“The university decided to change the name out of sensitivity to its diverse student community.”
The administration at the University of Houston has decided to rename the Calhoun Lofts on campus “in the wake of recent events”. The lofts were not specifically named after Vice President John C. Calhoun to begin with.
From NBC Houston:
The school said that even though the Calhoun Lofts building was not named in recognition of John C. Calhoun, the university decided to change the name out of sensitivity to its diverse student community.
Calhoun was the seventh vice president of the United States. He was in office from March 4, 1825 – Dec. 28, 1832.
Here is the full statement from the university:
“The University of Houston does not have statues, memorials or monuments honoring the Confederate era. Calhoun Lofts were originally named to coincide with the name of the adjacent city street when the university began its aggressive residential expansion in the last decade. While the residence hall was not named in recognition of John C. Calhoun, in the wake of recent events, and out of sensitivity to our diverse student community the university has decided to change the name to University Lofts. The change will be made as soon as practical.”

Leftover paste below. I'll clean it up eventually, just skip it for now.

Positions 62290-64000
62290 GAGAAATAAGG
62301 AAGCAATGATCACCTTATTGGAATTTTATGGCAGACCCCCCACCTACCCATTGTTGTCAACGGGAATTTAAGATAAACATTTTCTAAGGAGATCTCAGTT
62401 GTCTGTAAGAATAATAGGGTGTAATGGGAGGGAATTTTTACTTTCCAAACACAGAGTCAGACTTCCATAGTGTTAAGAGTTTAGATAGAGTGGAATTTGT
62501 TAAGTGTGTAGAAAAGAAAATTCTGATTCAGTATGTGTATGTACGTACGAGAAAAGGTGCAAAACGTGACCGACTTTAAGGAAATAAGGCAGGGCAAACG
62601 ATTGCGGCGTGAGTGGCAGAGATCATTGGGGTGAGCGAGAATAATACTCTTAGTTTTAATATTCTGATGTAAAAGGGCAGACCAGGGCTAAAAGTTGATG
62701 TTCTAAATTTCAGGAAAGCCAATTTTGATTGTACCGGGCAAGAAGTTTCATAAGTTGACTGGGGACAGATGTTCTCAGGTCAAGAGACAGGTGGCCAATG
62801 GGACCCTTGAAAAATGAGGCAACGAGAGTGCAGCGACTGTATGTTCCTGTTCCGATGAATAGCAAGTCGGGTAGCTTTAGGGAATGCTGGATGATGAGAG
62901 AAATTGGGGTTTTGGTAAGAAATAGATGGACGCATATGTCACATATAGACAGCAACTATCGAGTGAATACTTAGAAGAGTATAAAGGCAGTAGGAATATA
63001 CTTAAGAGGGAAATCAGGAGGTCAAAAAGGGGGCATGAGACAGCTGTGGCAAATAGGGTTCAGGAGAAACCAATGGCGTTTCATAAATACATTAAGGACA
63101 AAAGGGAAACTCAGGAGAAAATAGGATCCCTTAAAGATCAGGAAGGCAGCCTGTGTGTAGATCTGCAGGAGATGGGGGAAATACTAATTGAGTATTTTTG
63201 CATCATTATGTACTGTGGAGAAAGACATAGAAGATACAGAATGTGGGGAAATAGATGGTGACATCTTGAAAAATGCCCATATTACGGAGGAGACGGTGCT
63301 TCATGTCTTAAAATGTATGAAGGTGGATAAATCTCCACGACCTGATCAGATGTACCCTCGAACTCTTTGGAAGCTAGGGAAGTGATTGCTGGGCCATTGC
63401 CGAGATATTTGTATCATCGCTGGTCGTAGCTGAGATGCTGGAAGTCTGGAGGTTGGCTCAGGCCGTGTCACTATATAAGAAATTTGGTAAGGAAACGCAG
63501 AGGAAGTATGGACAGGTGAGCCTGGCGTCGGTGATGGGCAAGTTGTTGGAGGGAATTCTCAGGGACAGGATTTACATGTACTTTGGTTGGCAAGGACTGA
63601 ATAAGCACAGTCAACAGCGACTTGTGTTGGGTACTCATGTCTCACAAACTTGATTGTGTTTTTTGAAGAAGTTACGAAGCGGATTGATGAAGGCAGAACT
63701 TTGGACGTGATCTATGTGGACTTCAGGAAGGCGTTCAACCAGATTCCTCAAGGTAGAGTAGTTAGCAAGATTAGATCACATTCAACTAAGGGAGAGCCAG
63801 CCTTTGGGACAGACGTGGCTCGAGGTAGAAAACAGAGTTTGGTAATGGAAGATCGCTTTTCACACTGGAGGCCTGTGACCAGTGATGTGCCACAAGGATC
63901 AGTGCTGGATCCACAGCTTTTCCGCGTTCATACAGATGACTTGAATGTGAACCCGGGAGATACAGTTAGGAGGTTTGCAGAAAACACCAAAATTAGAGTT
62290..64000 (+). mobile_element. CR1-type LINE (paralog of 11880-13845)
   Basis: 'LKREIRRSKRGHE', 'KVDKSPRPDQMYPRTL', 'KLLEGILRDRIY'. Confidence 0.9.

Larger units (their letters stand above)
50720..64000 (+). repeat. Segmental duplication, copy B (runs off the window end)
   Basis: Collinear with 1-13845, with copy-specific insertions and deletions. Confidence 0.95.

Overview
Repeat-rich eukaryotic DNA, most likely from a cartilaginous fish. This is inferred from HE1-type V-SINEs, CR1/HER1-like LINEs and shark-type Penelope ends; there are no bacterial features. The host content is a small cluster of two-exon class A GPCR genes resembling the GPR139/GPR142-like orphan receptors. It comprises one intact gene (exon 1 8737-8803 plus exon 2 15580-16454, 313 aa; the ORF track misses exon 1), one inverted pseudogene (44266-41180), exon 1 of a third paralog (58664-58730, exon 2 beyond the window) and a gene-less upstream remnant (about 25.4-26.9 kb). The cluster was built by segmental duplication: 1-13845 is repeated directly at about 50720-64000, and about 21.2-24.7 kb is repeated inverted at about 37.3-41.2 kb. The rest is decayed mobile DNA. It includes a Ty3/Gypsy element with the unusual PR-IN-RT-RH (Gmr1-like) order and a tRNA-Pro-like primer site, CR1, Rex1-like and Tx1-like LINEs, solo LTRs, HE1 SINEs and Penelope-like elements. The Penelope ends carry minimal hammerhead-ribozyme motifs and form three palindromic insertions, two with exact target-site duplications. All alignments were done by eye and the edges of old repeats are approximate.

Calhoun supported slavery. From History Channel:
By then he had resigned from the vice presidency and had been elected a senator from South Carolina. For the rest of his life he defended the slave-plantation system against a growing antislavery stance in the free states. He continued his strident defense of slavery even after he joined the Tyler administration as secretary of state. In that position he laid the groundwork for the annexation of Texas and the settlement of the Oregon boundary with Great Britain. Reelected to the Senate in 1845, he opposed the Mexican-American War because he felt American victory would result in territorial concessions that would place the Union at jeopardy. Similarly he opposed the admission of California as a free state, and the free-soil provision in the Oregon territorial bill. In his last address to the Senate, he foretold the disruption of the Union unless the slave states were given adequate and permanent protection for their institutions.
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